Above: Prashant Kanojia with his wife Jagisha Arora, who moved the SC against his arrest/Photo courtesy: Facebook
In a significant judgment, the Supreme Court asked the UP government to release a journalist held for posting comments about the UP CM Yogi Adityanath and said fundamental rights are “non-negotiable”
By Atul Chandra in Lucknow
Five days after he was arrested for an objectionable post on social media about UP Chief Minister Yogi Adityanath, freelance journalist Prashant Kanojia was released from Lucknow Jail on June 12 following the Supreme Court’s strong indictment of the government’s action. Liberty, the apex court said, was “sacrosanct and non-negotiable” as it made a strong argument for restraint on the part of the government in dealing with social media posts.
Kanojia was arrested by four policemen in plainclothes from the cyber cell of Lucknow Police from his Delhi home on June 8 on charges of defamation and under Section 66A of the Information Technology Act and was brought to the state capital. The FIR registered by sub-inspector Ashok Gupta of Hazratganj police station said that Kanojia had shared a video about the chief minister with defamatory comments. This, the FIR said, was intended to malign the image of Yogi Adityanath.
The video, with Kanojia’s alleged inappropriate tweet, showed a Kanpur-based woman talking to reporters about writing a love letter to the chief minister. Subsequently, four other journalists were arrested on similar charges. One journalist, Anshul Kaushik, was arrested for sharing or airing content defamatory of the UP CM even as the Supreme Court advised the UP government to show “magnanimity”. Kaushik works for Hindi TV channel Nation Live. Two other staffers of the channel—Anuj Shukla and Ishika Singh—along with the channel head Ajay Shah were arrested immediately after Kanojia for airing the defamatory news.
Expressing surprise over the arrest, the Supreme Court bench of Justices Indira Banerjee and Ajay Rastogi said: “Liberty has been infringed. We have gone through the record. These things (social media post) should not have been said but under what provision has he been arrested?”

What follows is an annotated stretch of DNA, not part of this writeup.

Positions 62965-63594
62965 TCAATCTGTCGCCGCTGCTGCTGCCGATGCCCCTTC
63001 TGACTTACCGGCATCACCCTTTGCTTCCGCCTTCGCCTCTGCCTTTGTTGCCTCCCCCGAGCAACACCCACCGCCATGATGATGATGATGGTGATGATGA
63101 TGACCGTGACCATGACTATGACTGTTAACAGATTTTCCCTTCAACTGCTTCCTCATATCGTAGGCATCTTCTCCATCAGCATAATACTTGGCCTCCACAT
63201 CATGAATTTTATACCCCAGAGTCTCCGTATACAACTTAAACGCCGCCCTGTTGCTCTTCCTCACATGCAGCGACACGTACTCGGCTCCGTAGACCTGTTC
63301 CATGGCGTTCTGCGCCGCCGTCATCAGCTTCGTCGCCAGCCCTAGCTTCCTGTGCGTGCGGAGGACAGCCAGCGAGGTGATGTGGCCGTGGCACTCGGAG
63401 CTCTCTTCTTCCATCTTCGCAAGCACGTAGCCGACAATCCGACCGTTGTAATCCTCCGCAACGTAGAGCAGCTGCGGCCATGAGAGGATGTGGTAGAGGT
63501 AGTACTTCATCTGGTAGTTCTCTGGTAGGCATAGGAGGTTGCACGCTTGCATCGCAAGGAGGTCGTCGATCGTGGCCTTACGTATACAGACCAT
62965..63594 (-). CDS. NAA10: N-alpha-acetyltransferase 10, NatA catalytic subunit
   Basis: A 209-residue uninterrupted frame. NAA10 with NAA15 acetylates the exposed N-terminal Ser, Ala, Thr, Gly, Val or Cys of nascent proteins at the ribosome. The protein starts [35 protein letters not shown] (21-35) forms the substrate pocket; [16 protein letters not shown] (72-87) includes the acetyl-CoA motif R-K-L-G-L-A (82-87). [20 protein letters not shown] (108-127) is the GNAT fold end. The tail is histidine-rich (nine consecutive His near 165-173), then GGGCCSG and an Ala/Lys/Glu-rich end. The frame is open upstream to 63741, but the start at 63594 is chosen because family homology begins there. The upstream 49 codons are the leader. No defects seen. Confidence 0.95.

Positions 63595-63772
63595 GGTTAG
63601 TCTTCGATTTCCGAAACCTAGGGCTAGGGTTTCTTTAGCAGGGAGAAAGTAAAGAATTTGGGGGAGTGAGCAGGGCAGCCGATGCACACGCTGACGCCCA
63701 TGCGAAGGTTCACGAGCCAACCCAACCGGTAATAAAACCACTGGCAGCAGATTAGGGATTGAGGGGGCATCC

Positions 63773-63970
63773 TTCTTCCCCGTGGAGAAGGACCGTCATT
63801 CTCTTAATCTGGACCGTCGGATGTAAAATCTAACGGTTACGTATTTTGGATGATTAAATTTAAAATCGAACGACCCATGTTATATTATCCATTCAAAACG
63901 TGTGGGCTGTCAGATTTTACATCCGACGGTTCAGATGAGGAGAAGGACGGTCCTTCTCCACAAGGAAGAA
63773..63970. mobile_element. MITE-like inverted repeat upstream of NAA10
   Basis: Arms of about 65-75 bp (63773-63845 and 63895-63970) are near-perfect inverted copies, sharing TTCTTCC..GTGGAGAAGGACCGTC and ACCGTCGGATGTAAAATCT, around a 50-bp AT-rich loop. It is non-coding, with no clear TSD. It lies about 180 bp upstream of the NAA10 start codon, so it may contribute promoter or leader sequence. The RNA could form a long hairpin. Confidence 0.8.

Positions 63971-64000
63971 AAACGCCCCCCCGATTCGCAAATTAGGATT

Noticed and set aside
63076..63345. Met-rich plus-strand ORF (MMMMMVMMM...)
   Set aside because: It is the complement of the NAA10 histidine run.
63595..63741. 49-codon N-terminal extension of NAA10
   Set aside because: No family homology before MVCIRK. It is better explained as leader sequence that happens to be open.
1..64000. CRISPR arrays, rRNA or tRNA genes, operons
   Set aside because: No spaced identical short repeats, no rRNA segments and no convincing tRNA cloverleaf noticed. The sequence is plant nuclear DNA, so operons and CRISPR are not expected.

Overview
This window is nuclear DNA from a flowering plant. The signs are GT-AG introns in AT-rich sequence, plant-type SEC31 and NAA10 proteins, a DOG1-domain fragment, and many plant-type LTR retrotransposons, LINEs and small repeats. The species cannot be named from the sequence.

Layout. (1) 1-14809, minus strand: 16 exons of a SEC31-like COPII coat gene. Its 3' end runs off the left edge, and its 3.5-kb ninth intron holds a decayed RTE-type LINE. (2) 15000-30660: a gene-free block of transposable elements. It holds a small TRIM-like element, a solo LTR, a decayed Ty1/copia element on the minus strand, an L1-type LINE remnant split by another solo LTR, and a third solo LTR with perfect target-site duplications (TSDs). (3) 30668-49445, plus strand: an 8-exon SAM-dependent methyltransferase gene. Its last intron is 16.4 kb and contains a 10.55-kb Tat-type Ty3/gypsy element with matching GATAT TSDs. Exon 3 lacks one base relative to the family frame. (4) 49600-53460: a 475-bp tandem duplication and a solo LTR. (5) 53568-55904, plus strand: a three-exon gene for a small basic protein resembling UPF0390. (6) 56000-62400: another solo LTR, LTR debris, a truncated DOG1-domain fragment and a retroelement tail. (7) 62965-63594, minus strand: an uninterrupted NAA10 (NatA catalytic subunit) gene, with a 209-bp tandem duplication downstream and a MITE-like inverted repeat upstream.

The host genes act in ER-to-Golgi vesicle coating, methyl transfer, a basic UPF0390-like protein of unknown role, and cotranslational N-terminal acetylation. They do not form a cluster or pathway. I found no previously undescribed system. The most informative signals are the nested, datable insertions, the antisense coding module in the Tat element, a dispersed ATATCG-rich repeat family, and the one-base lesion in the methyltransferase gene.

Kanojia’s wife, Jagisha Arora, challenged his arrest and incarceration by filing a plea under Article 32 of the Constitution. “We need not comment on the nature of the posts/tweets for which the action has been taken. The question is whether the petitioner’s husband Prashant Kanojia ought to have been deprived of his liberty for the offence alleged,” the bench said and added: “The answer to that question is prima facie in the negative.” The judges said that the fundamental rights guaranteed under the Constitution and in particular, Articles 19 and 21 are “non-negotiable”.
Additional Solicitor General Vikramjit Banerjee argued on the maintainability of the petition for different reasons, but the Court set aside the contention. “Article 32, which is itself a fundamental right, cannot be rendered nugatory in a glaring case of deprivation of liberty as in the instant case,” the judges countered. The Court ordered the immediate release of Kanojia “in view of excessiveness of the action taken”, even though it said that the “order should not be construed as an approval of posts/tweets in the social media”.